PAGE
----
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Craig Ferguson, host of “The Late Late Show,” was at the Super Bowl last night, hanging out, when Lucy Liu happened by. Her cellphone was out of power and, well, therein hangs a tale, of lost power and found comedy. Check it out.
Tide's “Montana Land Miracle Stain” emerged as the surprise crowd favorite of Super Bowl 47. According to USA Today's Ad Meter results, which noted that Bud's “Horse and Trainer Reunited” just barely edged it out. (In other words, it was basically a tie for first.)
Easy to see why this one pulled ahead of nearly 80 other commercials last night: Evocations of Elvis, Jesus, a great quarterback, and a killer punch line. My bet is Procter & Gamble and its Tide agency tested this one to death, and knew it would score on all points. In other words, it tested well. Here's the ad again.
Joe Flacco — Ravens winning QB, of course — will appear on the “Late Show with David Letterman” Monday night. N.J. Gov. Chris Christie will also be on the show.
This marks the ninth year in a row that the winning Super Bowl quarterback has appeared on “Late Show,” so this is as much a tradition as going to Disney World.
Meanwhile, questions for Baltimore Joe? “Did you really say that after the game . . .? What do the Harbaugh brothers really think of one another? Was your team running out of gas at the end and — if another minute or two were left on the clock — would that other quarterback from San Francisco be sitting here instead?”
Samsung Galaxy released its full ad earlier today (there had been an earlier teaser) and suddenly this is the one to beat. Stars Bob Odenkirk, Paul Rudd, Seth Rogen, and Lebron James and is...terrific. See if you agree:
Ahhh, "Star Trek into Darkness." Ahhh, an app that will allow users to do a bunch of cool stuff if they download it — and then watch the commercial this Sunday during the Super Bowl and do a bunch of other cool stuff. Such as? Take a deep breath: It has a "geofencing function for location-based experiences plus an audio scan function that can be turned on to automatically recognize and reward users for watching said movie content on TV and other media..."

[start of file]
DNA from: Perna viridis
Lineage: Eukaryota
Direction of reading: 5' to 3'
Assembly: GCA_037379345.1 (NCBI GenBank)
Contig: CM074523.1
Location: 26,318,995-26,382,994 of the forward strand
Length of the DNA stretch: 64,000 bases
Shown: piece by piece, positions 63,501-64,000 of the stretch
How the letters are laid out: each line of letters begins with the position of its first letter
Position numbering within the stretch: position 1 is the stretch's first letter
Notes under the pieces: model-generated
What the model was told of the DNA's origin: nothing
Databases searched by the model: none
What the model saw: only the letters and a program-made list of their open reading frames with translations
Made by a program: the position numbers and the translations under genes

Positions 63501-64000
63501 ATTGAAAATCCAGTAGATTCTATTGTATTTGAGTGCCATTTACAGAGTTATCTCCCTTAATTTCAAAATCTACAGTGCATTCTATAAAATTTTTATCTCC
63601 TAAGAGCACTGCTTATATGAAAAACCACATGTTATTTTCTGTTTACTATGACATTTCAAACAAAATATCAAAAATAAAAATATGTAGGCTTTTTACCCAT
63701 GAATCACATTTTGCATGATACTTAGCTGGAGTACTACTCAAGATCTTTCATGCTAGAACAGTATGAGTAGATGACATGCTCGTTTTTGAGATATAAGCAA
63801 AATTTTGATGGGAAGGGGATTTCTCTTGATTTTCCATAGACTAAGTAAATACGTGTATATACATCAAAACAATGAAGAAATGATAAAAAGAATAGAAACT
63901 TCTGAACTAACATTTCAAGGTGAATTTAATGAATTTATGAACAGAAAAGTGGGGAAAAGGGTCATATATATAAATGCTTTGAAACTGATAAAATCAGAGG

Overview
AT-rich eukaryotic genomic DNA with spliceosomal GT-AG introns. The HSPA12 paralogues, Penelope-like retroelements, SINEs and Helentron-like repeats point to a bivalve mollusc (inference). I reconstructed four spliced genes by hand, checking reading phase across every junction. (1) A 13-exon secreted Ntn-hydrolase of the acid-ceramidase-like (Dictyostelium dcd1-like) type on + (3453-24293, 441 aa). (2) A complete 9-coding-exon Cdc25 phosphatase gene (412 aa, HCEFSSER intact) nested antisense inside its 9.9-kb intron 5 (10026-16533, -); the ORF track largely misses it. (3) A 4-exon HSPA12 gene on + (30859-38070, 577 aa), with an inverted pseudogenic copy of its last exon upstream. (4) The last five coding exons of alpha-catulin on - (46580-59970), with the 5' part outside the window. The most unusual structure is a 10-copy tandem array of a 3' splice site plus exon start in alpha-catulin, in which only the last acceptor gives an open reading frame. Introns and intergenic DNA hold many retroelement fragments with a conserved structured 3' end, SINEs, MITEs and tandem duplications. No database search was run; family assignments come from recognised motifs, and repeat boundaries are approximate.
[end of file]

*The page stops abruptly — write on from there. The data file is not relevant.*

Anyway, that's what she said.
Point is, the trailer that'll air in this Sunday's telecast — which to fans, is the reason to tune into the Super Bowl in the first place — will also launch a "Star Trek" promotion-cum-game-cum-something else. It's a big deal — take my word for it — and something that's never been done in the context of a Super Bowl commercial before. It's available now from the App Store or Google Play or here... www.StarTrekMovie.com/StarTrekApp.
Meanwhile, the Super Bowl tease for the Other Movie I Will and Must See:
"World War Z" - which, by the way, is a movie I very much want to see - arrives June 21. But enough about me and the premiere date. Let's check out the Super Bowl ad! It's here right now, and (lucky you) can check it out before a hundred million other viewers Sunday....
Mark Harmon, star of "NCIS," just became the most remunerated star in the history of television (that's right, Mr. Jerry Seinfeld — You have been leap-frogged). He signed a one-year extension to remain at "NCIS."
The importance of this deal to CBS can't be overstated or understated, and just to prove how huge it is, Leslie Mooves, president of CBS, even made the rare — indeed, almost unheard — act of ultimate gratitude: He wrote the news release.